Anything goes as local artists work music, poetry
February 13, 2020
Several years ago, Grays River writer Robert Michael Pyle was listening to a friend on a radio show on KMUN, a radio station out of Astoria, when he heard something he liked so much, he was inspired to share a similar experience with his community.
Little did he know where that would take him.
Krist Novoselic, a founding member of Nirvana, was the deejay that particular hour, and the format was “anything goes.” That meant he had room to experiment, and more importantly, to have fun.
“It’s called a mash up,” Novoselic said, before referencing a Beck song. “Two turntables and a microphone…”
A collector of vinyl records, Novoselic decided that evening to play a spoken word album of Ed Begley, Sr. reading Song of Myself by Walt Whitman simultaneously with a John Fahey album. Fahey was a guitarist, known for his fingerpicking style.
It doesn’t always work but this time, magic happened.
Unbeknownst to him in that moment, across the airwaves, Pyle had heard the magic too.
Pyle approached Novoselic at the next Grays River Grange meeting, where both are involved. Novoselic is Grange Master, and Pyle is Lecturer.
“Why don’t we do that for the Grange?” Pyle asked his friend. He would read Whitman, and Novoselic could play the guitar.
The Grange master answered in the affirmative, but with a modification. Pyle should be reading his own work, and Novoselic would compose his own music. And so it began.
The pair worked separately, Pyle with his pen, Novoselic coaxing a gentle melody from his guitar.
“Krist sent an MP3,” Pyle said, “it was a fully composed song, not background music by any stretch of the imagination.”
They were both surprised to discover that their work was immediately compatible.
“Somehow the cadence came together,” Novoselic said. “It was uncanny.”
That was 10 years ago. Both have been busy with other projects, but they have found time here and there to collaborate on more pieces. In 2016, another local musician, Ray Prestegard joined them. The three have performed a few times, and recently, they worked with music producer Jack Endino to record their first album, Butterfly Launches from Spar Pole.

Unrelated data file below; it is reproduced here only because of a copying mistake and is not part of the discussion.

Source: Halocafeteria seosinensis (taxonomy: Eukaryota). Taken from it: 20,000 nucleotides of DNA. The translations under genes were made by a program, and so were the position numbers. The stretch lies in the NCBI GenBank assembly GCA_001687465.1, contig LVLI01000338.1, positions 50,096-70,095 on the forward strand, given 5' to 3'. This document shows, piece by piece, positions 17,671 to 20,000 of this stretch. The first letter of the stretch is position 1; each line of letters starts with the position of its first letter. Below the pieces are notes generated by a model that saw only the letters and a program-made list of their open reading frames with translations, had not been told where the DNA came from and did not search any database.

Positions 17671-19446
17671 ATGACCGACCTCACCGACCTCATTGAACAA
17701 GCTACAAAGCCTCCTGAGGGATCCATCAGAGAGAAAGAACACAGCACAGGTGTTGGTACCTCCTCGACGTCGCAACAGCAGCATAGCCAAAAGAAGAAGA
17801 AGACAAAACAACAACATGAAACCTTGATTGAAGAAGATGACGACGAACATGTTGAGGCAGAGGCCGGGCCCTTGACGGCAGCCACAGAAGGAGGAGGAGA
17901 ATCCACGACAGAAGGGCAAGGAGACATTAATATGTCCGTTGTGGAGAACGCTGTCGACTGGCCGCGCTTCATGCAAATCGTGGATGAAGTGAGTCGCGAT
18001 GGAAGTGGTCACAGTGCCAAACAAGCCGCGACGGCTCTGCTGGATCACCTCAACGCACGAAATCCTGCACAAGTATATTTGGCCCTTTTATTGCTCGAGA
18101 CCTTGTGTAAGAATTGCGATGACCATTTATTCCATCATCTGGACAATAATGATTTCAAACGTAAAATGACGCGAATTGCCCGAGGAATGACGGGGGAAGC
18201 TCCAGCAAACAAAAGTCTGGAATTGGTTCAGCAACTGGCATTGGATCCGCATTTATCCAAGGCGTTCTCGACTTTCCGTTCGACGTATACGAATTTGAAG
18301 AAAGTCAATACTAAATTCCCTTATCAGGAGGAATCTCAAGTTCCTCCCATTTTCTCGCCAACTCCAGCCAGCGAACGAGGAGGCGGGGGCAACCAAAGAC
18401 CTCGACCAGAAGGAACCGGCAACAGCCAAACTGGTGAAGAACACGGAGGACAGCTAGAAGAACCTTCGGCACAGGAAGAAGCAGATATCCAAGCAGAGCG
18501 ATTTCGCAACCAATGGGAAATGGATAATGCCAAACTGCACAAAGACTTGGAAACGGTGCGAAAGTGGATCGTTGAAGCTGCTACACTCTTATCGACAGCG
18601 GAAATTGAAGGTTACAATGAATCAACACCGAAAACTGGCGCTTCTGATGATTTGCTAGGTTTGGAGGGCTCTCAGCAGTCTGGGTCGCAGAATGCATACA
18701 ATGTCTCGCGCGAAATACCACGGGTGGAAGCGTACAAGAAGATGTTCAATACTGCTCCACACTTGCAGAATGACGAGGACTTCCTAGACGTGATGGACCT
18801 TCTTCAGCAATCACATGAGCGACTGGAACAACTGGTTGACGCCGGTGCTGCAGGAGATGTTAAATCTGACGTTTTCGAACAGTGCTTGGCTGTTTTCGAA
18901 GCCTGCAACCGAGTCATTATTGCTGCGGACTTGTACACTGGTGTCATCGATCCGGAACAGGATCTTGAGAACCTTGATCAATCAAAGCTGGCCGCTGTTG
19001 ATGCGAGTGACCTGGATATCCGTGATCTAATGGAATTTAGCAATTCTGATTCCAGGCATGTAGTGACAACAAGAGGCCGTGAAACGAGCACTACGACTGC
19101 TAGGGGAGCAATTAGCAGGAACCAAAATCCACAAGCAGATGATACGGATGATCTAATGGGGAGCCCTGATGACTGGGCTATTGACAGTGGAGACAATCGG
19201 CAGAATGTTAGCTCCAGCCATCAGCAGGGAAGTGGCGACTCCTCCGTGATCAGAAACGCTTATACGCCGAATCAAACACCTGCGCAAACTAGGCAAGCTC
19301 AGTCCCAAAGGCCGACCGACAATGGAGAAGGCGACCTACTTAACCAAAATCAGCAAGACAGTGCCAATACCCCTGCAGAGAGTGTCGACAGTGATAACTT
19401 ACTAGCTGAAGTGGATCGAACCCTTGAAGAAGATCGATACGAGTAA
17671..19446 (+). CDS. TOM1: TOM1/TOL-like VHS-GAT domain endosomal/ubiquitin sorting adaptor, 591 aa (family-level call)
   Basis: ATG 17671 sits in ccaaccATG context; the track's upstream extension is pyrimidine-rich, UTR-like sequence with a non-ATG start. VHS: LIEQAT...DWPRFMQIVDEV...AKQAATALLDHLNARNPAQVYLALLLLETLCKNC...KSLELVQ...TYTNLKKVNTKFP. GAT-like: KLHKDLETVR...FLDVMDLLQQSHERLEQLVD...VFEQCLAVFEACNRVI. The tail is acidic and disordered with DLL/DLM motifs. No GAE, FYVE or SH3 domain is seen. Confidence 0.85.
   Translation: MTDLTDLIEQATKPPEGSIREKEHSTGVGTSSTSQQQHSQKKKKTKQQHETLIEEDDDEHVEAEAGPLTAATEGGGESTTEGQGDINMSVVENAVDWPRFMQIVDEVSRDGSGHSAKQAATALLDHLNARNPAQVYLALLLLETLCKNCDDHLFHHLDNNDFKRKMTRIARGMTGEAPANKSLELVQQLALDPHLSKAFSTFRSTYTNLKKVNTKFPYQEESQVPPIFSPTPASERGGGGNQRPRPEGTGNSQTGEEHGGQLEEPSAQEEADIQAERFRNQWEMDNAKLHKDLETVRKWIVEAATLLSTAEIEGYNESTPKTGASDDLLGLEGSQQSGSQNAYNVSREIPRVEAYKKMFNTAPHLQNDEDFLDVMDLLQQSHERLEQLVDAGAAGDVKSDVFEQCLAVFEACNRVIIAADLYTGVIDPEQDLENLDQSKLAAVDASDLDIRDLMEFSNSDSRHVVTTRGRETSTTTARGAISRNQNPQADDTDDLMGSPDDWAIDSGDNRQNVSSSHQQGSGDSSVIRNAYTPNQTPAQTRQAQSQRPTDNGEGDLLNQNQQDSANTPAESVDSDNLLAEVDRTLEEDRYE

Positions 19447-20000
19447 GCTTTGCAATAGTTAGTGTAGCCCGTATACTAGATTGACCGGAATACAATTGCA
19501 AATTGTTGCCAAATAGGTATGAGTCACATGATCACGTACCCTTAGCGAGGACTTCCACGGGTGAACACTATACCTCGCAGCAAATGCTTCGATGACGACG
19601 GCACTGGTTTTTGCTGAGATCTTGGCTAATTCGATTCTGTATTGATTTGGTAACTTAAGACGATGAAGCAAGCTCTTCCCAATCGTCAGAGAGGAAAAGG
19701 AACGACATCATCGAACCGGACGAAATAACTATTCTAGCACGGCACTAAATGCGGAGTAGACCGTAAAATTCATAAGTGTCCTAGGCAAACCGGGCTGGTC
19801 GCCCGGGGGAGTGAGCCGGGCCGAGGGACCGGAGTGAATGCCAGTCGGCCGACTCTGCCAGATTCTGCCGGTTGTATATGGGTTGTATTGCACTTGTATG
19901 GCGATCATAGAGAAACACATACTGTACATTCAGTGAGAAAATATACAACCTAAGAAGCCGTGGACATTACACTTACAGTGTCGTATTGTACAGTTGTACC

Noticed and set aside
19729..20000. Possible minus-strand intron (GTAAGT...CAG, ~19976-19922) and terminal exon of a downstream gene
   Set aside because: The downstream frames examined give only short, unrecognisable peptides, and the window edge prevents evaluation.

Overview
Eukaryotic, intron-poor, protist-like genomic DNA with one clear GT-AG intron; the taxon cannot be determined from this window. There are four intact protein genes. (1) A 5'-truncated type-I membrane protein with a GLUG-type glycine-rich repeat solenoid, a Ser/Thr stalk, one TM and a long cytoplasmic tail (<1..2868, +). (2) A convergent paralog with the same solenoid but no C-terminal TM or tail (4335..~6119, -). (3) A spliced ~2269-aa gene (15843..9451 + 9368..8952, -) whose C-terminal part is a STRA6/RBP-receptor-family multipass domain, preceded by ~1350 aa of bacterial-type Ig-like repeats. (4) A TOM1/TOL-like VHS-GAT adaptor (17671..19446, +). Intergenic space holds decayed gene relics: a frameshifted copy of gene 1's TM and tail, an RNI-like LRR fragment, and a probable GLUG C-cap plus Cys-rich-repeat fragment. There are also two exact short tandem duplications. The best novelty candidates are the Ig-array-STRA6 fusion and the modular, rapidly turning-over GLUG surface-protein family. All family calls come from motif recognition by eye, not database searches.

The collaboration has allowed both men to stretch and grow. Novoselic, who plays the bass and the accordion, was a lifelong fan of John Fahey and took up the guitar and fingerstyle 12 years ago. Most of the music on this album is an expression of that.
“It was something spontaneous,” Novoselic said of the collaboration. “If it captures my imagination, I’ll go with it.”
As for Pyle, he’s found himself in places and situations he never imagined, like recording studios, or making videos.
“I’ve been asked to do things I’ve never done,” Pyle said. “It’s been wonderfully enlivening and rejuvenating.”
Pyle’s next book will be The Tidewater Reach: A Field Guide to the Lower Columbia in Poems and Pictures, published by Columbia River Reader Press. It’s another collaboration, this time with local photographer Judy Vandermaten. His book, Where Bigfoot Walks, was adapted for a feature film, coming out this summer.
Novoselic, who played bass for Nirvana, is also a Grammy winner, an inductee into the Rock and Roll Hall of Fame, and is currently a member of Giants in the Trees.
Butterfly Launches from Spar Pole, their new spoken word/music collaboration, is available on most streaming services. Compact disc and vinyl are available at butterflylaunch.com. They can also be contacted at email@example.com or at Butterfly Launches from Spar Pole, PO Box 1, Rosburg, WA 98643. Check out their video, Man Turns Into Cloud, at https://www.youtube.com/watch?v=n6IyaH3ahcU.